PRESCOTT‹The past met the future Oct. 25 when the members of American Legion Ernest A. Love Post 6 recognized the leaders of tomorrow‹the young men and women who attended Boys and Girls State this past summer.
The two girls and four boys that attended the dinner in their honor are part of a long tradition.
Fred Lindquist has served as the legion's Boys State chairman for 30 years and Leona Proper has served as the Girls State chairman for 26 years.
Proper also is part of the Arizona Girls State 30-plus all volunteer staff. The University of Arizona always hosts Girls State and Boys State is at Northern Arizona University.
The melding of past and present was evident with the introduction of Legionnaire Jack Stabie, who was a delegate to the 1952 New Mexico Boys State.
"I am surprised at how similar the activities are today as then," Stabie said. "Boys State was an experience I have never forgotten."
Lindquist said a group of engineers from Illinois created Boy State in 1934 after returning from a trip to New York City. The men saw young men walking around the city in brown uniforms with swastikas.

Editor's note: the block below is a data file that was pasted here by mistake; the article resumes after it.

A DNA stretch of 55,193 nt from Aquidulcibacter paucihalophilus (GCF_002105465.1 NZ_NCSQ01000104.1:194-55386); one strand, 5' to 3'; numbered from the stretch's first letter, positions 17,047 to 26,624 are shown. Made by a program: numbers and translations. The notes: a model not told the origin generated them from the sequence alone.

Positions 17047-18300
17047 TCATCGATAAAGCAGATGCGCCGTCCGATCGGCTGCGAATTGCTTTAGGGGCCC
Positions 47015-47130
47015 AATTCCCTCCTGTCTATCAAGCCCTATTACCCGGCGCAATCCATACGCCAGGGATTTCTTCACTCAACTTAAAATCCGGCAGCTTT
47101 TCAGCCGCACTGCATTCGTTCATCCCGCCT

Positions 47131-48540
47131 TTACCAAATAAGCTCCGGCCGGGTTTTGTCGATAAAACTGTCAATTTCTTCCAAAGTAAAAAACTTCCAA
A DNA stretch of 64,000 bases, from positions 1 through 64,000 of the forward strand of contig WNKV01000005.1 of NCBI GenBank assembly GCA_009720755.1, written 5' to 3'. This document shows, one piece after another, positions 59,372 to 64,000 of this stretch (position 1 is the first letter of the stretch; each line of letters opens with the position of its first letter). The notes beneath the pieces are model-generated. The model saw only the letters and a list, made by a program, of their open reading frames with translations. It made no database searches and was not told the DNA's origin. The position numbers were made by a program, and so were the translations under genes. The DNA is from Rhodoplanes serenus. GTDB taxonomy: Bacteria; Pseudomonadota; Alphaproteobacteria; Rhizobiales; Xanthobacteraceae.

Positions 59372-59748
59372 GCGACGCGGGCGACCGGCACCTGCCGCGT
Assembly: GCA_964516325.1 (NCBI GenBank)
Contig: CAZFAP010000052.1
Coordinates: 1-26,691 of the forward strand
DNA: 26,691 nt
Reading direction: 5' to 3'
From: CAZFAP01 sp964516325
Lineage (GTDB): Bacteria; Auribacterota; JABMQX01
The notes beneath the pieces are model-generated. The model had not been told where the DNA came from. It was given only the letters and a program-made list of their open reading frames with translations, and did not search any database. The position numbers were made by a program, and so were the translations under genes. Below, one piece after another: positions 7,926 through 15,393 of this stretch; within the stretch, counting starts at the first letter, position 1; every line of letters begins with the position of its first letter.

The men knew they had to do something to promote the knowledge of U.S. government.
Lindquist said 49 states participate in the Boys State program.
Proper said three Prescott High School girls and three alternates were selected to attend Girls State 2006.
Danielle Wetten and Neka Pike thanked the American Legion for the opportunity to attend Girls State.
Wetten said what she learned about the government process has helped her in her classes at PHS.
Pike said the young women attending Girls State were "all amazing women. They were so intimidating. I learned a lot. Even though I was not elected to an office, I got to watch how government works."
Listening to John Vanuk, Will Jersa, Nathan Irwin and James Gray talk about their Boys State experience, it appeared that they learned how to establish a government and perform government jobs the hard way.
Boys State officials, for instance, gave Gray the job of highway patrolman when he first checked in. They instructed him to write a lot of tickets. What he didn't realize was that at the end of the week, he would have to argue all those tickets in court.
Any one wondering whether the future of the United States is in good hands need look no further than Chris Horton.
Horton, a student at Embry-Riddle Aeronautical University, attended Colorado Boys State in 2004. His peers elected him to attend Boys Nation in Washington, D.C. the same year, and this past summer he returned as a junior counselor. He will go back again this year.
Horton said Boys State and Boys Nation taught him about politics, leadership and government. He said it solidified his desire to enter politics.
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